The script contains more information on computer programming.

A : address of the line to be read: 5 bits

S : output: 21 bits

8 Architecture

Diagram of the computer architecture. Only the main information channels are represented. The module “line” is a 5 bit memory for writing the address of the line which is running (PC). The module “control” is principally a decoder which takes as input an instruction code of 4 bits, decodes it into 16 independent bits and communicates with all the other modules to execute the instruction.

Elements which are not represented in this diagram:

- the control channels from the control module to other modules

- the clock

- the control channels from the clock to the other modules

Color code:

Green: 8bit data bus 

Red: 3bits address

Yellow: 4bits instruction

Pink: 5bits address

9 Detail of a clock cycle

The clock is constituted of 4 loops, formed by glider reflectors in which glider beams rotate. In each loop, a glider duplicator is placed on the glider beam path. This makes it possible to extract the signal from the clock. The 4 loops give rhythm to: the execution of an instruction, the writing in the memory, the incrementation of PC, the writing of PC in the memory.

PC is stored in memory at address 000, however, it is needed to read it all along the execution of an instruction. It is therefore copied into the Line module on each cycle. The following table summarizes a clock cycle.

Generation  Clock loop  Signal edge  Action

0           0           Rising       Reading of an instruction, 

                                     execution of it by the ALU without writing on the memory

590 000     1           Rising       Writing of the ALU’s output on the memory

650 000     1           Falling      End of the writing on the memory

860 000     0           Falling      End of the reading of the instruction

1 100 000   2           Rising       Reading PC from address 000 to the ALU for incrementation 

                                     Copy of PC from 000 to the Line module

1 440 000   3           Rising       Writing of the ALU’s output (PC+1) to the address 000

1 480 000   3           Falling      End of the writing of PC+1 to the address 000

1 600 000   2           Falling      End of reading from the address 000 and end of copying from 000 to the Line module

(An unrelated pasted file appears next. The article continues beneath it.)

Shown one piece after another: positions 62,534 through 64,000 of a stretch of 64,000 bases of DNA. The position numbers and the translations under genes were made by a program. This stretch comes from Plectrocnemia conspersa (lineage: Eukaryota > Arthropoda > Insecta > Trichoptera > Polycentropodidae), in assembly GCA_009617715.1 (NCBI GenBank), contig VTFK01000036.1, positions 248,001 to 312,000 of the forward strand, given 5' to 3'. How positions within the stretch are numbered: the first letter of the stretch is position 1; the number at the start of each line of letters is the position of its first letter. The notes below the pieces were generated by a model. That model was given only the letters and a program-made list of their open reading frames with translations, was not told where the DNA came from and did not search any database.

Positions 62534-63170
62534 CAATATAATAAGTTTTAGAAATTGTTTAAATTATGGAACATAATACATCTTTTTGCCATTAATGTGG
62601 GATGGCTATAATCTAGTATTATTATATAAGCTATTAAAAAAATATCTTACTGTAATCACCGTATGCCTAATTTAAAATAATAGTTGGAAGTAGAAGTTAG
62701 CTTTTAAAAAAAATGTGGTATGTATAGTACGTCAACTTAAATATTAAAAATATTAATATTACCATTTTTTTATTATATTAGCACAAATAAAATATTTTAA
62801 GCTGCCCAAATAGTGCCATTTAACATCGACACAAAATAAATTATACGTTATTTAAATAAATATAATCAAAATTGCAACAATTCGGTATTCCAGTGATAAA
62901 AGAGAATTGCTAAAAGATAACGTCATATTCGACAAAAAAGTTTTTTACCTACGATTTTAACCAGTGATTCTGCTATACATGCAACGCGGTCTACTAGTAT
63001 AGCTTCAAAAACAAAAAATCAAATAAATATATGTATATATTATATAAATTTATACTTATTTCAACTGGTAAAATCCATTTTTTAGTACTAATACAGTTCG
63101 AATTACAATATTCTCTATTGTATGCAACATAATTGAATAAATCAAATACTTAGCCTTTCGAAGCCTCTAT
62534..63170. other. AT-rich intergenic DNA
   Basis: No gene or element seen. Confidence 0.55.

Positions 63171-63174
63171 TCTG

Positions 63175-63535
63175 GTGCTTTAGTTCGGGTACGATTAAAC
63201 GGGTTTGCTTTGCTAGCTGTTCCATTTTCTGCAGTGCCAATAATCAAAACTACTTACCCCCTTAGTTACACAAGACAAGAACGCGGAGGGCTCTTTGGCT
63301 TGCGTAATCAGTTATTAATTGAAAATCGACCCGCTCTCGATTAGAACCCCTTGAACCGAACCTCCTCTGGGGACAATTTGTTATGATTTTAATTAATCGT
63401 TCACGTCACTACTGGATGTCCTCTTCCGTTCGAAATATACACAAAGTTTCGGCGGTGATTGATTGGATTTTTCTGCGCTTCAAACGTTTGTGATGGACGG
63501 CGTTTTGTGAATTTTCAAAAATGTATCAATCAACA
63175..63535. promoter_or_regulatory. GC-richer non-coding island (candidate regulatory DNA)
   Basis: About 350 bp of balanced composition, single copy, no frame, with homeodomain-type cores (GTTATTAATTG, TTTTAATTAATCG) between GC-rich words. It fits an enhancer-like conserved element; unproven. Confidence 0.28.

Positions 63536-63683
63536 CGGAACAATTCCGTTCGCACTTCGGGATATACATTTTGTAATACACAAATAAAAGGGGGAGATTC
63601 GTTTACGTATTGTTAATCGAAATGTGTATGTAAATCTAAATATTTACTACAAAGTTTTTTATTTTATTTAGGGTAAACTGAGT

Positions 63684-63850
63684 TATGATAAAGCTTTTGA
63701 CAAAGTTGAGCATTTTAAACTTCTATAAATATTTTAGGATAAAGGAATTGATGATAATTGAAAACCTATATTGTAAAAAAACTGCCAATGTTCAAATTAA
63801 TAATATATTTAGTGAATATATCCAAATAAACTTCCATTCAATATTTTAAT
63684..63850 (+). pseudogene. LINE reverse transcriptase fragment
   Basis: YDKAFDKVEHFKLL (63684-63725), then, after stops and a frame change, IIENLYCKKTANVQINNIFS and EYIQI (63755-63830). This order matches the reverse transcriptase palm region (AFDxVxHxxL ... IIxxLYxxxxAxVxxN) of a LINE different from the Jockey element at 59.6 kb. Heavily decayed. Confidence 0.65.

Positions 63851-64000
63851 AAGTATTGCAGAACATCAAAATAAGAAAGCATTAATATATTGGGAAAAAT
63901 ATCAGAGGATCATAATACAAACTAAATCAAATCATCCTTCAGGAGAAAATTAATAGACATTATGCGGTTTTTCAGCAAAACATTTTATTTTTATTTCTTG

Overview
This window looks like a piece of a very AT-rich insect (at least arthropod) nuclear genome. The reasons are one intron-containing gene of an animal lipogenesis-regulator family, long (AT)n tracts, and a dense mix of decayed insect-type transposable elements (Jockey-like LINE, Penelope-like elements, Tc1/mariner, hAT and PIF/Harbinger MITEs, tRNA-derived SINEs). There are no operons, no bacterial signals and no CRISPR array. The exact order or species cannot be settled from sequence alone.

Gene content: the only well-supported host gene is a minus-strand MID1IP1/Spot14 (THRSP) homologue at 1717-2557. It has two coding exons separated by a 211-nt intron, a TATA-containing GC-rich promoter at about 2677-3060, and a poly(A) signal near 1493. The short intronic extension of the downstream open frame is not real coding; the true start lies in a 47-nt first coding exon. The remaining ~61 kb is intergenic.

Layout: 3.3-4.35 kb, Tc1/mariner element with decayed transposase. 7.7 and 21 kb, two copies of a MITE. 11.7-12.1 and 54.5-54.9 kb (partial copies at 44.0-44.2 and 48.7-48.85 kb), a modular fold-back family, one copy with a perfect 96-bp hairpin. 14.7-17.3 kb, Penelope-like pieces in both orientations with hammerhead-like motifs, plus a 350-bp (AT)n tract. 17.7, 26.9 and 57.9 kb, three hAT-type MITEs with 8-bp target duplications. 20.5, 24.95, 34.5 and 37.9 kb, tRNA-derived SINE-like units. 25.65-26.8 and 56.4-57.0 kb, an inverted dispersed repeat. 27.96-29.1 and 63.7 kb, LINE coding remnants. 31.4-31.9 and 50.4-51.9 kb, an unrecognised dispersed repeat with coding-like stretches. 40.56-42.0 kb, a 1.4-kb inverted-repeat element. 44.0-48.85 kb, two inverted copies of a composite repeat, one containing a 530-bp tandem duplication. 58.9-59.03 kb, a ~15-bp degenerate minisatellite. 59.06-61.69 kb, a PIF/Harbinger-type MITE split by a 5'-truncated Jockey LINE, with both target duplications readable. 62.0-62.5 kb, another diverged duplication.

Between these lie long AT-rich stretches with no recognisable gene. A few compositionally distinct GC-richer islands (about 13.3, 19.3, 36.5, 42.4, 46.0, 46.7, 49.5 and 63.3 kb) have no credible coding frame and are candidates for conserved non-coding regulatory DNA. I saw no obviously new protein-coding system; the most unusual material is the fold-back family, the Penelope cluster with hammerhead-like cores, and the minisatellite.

At this time, PC+1 is written at 000 and on the module Line

The column “clock loop” gives he position of the clock loop which generates the signal. The index rises from the high left corner. Generation gives the time at which the signal leaves the clock loop. Each cycle is made of two parts: the execution of the instruction (loops 0 and 1) ant the incrementation of PC (loops 2 and 3). Each cycle has a period of 2,003,880 generations.

10 Programming

The Golly Python script helps to program the computer. 8 variables can be used: a,b,c,d,e,f,g,h. h is at the address 000 and is used for storing PC.

Instruction    Effect

write a n      Write the number n in to the variable a

goto n         Go to line n

move a b       b=a

jumpif a       Jump the next line if a!=0

print a        Display a

add a b c      c=a+b

or a b c       c=(a or b)

and a b c      c=(a and b)

xor a b c      c=(a xor b)

not a b        b=not(a)

flat a b       B=0 if a=0 ; b=11111111 else

sign a b       Write the most significant bit of a to b 

               (sign of a if a is written in 2’s complement)

increment a    a=a+1

Examples :

Display a modulo b

Line    Instruction    Pseudo-code

0       write a 8      a = 8 

1       write b 3      b = 3 

2       write e 1      d = -b

3       not b d         |

4       add d e d       |

5       add a d a      a = a+d

6       sign a c       if a>=0

7       jumpif c        |

8       goto 5         go to line 5

9       add a b        a a = a+b

10      print a        print a

11      goto 11        end

Display GCD(a,b) (Euclid's algorithm)

Line    Instruction    Pseudo-code

0       write a 8      a = 8 

1       write b 6      b = 6

2       write e 1      c = a modulo b

3       not b d           |

4       add d e d         |

5       add a d a         |

6       sign a f          | 

7       jumpif f          |

8       goto 5            |

9       add a b c         |

10      jumpif c       if c = 0

11      goto 15        go to line 15

12      move b a       a = b

13      move c b       b = c

14      goto 3         go to line 3

15      print b        print b

16      goto 16        end